Over the years of listening to the San Antonio International Piano Competition, I've noticed that nerves play an important part. Just enough, and a performance can be charged with excitement, too much, and disaster awaits.
With the competitors narrowed from 11 to eight, the stakes are higher, and that could help the judges separate the best as the competition continues.
On this Sunday's program of The Piano, music that stretches the limits of the instrument and a player's imagination. The preliminary rounds were limited to music from the Baroque and Romantic eras, but now in the semifinals, the focus is on music from the Classical and Modern, or 20th century time span.
The ethereal music of Claude Debussy starts off the program with two preludes from 1910. First is a tone-poem recreating the myth of the town of Y's off the coast of France; It is said that one can sometimes see the sunken city early in the morning when the ocean is calm and the spire of the cathedral emerges from the waters. The second prelude is recognition of the growing influence of American art with Debussy's Minstrels. Here American ragtime music joins the 19th century minstrel show.
Next is the culmination of a career. Isaac Albeniz was child prodigy and could have spent his time playing other peoples music, but it was composition that made this pianist a composer.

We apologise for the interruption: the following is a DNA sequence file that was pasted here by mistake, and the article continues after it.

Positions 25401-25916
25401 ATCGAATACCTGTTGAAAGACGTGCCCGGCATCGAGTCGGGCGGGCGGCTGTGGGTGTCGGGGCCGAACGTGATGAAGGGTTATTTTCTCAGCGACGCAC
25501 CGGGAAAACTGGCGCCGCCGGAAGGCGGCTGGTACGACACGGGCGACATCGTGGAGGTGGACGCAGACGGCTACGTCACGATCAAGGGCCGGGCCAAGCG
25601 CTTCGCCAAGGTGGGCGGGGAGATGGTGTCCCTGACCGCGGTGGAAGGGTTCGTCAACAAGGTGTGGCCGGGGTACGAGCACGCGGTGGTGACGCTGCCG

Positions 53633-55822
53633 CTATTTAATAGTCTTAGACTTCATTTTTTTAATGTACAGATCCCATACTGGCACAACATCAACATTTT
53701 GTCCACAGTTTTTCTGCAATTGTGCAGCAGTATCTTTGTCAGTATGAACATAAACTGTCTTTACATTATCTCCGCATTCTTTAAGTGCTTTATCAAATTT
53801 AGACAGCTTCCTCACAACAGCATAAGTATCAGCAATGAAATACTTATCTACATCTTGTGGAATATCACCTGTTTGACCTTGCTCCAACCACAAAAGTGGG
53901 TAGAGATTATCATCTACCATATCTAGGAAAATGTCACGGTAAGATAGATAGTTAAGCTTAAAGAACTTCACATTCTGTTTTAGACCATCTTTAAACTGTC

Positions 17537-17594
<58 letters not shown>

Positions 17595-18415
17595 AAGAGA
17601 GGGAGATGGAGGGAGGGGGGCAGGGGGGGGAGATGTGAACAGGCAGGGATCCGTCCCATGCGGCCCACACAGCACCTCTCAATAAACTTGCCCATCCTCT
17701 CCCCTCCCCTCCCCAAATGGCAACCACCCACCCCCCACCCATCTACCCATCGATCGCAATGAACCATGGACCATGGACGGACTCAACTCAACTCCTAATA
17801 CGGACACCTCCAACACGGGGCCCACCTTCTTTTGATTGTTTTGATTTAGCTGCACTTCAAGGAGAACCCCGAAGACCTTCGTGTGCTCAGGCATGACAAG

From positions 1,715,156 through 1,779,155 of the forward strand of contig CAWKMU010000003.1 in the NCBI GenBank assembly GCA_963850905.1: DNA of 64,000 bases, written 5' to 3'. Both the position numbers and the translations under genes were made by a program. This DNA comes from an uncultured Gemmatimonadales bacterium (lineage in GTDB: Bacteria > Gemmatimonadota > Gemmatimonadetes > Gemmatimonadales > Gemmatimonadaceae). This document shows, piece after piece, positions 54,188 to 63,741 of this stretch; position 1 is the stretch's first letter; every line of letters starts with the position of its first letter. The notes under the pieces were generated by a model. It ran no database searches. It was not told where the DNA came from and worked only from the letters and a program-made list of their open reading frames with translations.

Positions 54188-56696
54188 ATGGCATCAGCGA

Albeniz's work wasn't original at first and he wrote reams of salon music that isn't well known, but near the end of his life he made a sonic break though with his four books of music entitled Iberia.
Here he joined a number of influences such as Spanish rhythms and drama, guitar effects and textures and the chromatic, shimmering quality of Moorish quarter-tone music; with that Spain had, for the first time, a National music. From Iberia an exploration of the gypsy quarter in Granada with El Albaicin.
The last piece on the program cannot be followed by anything played on a piano, so it comes last. Beethoven's mighty Hammerklavier Sonata was called a sphinx by Hector Berlioz and the performance we hear won the best performance of a Classical work at last year's SAIPC. Be prepared for a very persuasive telling of Beethoven's biggest and maybe greatest work for piano.
Hear it all on The Piano this Sunday afternoon at 5 on KPAC and KTXI.